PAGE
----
Across the horizon: the rising sun and endless possibilities

Home - Studyworld Studynotes - Quotes - Reports & Essays 






Oakwood Publishing Company:


Study Material



Cliff Notes -- The Complete Series

Home : Studyworld Studynotes : A Separate Peace
A Separate Peace

studyhead.gif (11688 bytes)

amazon.gif (2962 bytes)
































A Separate Peace

Gender Study:
An essay on A Separate Peace

A common phrase is "boys will be boys", but what would happen if boys could be girls? That idea is the center of this report. Could the story, A Separate Peace, be kept basically the same if the key characters were changed from male to female? I think that idea is true. The lessons that can be derived from the story would be mostly the same, however the plot would change completely.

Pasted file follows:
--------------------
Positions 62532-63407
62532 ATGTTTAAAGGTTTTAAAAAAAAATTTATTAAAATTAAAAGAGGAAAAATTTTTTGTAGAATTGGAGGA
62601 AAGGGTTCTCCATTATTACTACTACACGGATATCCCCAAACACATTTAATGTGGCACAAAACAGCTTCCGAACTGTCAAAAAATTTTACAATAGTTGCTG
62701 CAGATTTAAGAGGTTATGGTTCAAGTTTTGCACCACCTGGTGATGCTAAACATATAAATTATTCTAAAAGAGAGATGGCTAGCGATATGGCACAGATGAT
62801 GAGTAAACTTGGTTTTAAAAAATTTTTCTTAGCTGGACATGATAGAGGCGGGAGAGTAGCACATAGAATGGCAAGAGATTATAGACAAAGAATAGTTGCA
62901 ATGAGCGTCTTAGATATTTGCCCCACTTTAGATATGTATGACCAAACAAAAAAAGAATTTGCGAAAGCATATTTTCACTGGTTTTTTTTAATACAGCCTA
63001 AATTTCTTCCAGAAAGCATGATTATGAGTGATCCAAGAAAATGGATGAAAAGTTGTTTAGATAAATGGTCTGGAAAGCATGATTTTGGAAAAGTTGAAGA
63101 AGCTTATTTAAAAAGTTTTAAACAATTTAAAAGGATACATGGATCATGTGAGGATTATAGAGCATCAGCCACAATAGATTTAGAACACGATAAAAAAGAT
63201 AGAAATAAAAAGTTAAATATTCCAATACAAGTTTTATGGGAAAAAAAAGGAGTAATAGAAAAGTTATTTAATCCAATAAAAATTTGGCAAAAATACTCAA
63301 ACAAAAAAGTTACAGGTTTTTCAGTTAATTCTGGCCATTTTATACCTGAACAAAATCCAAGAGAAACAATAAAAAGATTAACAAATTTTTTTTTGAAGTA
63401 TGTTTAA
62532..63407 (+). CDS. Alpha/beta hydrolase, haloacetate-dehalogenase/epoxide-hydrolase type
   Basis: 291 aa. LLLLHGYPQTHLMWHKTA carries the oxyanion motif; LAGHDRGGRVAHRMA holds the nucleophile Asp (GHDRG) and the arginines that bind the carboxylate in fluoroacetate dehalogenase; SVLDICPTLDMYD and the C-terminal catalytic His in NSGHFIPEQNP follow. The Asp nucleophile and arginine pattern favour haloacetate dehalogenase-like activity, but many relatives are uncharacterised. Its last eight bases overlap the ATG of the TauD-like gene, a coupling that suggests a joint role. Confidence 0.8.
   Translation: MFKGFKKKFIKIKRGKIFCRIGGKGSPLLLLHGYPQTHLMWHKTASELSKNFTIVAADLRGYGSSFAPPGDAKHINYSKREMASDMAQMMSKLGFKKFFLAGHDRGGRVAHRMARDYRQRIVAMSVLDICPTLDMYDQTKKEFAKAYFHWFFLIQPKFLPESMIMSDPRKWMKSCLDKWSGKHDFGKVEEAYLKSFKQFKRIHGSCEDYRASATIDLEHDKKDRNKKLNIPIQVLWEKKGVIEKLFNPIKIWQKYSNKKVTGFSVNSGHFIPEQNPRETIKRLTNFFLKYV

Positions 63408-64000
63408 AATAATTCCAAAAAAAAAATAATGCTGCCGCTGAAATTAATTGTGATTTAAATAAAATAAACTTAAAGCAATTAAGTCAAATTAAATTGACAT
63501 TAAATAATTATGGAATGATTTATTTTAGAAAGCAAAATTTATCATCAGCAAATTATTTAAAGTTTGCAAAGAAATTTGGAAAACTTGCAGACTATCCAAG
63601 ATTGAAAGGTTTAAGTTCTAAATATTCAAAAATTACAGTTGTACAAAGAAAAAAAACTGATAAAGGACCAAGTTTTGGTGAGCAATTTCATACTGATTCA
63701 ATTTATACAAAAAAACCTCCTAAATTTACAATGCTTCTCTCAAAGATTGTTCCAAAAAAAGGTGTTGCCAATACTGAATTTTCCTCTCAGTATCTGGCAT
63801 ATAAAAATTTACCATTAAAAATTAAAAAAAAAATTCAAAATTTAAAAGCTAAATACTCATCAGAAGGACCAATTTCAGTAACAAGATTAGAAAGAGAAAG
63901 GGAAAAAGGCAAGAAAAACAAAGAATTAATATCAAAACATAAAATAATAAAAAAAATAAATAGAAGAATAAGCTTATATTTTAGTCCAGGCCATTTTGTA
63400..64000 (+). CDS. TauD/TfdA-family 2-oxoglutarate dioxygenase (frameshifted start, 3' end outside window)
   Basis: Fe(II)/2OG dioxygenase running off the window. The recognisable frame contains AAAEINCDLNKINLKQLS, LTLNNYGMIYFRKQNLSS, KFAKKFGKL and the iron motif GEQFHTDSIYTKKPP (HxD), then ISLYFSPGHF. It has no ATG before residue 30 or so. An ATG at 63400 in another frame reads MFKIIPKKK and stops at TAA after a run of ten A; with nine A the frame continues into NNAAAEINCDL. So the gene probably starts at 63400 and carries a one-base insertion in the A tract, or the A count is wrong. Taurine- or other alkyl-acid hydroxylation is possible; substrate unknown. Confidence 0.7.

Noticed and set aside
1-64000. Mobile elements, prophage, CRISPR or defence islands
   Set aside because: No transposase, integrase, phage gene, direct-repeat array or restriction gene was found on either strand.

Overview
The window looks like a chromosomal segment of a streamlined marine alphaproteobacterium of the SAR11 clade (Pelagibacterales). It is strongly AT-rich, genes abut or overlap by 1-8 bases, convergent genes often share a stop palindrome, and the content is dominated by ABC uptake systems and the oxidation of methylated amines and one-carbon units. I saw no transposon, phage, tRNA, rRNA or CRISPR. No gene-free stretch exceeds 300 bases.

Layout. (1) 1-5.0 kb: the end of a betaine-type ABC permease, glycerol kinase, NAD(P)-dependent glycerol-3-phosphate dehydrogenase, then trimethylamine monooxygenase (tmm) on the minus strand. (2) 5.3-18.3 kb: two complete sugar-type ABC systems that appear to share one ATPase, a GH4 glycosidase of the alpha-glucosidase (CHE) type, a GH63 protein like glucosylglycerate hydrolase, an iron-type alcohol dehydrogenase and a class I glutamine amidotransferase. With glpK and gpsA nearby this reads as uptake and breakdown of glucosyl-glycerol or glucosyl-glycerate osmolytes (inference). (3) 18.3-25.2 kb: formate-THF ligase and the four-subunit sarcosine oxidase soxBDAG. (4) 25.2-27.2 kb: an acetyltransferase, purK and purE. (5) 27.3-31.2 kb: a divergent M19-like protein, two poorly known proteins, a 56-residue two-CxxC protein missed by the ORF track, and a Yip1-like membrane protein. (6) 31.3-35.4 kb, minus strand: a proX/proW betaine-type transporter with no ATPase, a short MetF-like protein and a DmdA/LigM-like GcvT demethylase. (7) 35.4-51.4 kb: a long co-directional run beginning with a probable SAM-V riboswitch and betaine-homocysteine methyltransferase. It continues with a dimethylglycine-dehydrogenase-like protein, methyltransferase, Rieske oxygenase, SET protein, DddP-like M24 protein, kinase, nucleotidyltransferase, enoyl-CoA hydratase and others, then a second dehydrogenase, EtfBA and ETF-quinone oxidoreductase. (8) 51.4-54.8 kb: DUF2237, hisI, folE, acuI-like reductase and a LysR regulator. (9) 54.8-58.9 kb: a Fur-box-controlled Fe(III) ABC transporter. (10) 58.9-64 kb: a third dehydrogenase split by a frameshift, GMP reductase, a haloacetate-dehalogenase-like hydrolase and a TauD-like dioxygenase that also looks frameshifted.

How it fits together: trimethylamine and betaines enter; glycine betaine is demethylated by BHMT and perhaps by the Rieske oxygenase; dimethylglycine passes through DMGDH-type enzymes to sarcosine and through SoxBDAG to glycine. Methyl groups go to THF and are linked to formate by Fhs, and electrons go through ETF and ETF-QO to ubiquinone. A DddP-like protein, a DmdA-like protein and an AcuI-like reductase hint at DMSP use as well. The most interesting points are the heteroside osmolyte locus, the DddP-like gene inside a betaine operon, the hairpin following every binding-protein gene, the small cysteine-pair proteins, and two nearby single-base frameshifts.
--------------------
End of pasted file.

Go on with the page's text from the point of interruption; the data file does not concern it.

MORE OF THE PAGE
A Separate Peace is about the trials and hardships in the life of Gene and Phineas during the fall and summer sessions at Devon school.

When the book opens, we are introduced to Gene, the narrator as he starts to spin his woeful story. The reader gets the impression that there were things that Gene wasn’t all that proud of in his past. As the book goes on, we find out that Gene is a conservative person who doesn’t really like to go against the crowd. Gene character is meant to contrast directly with Phineas.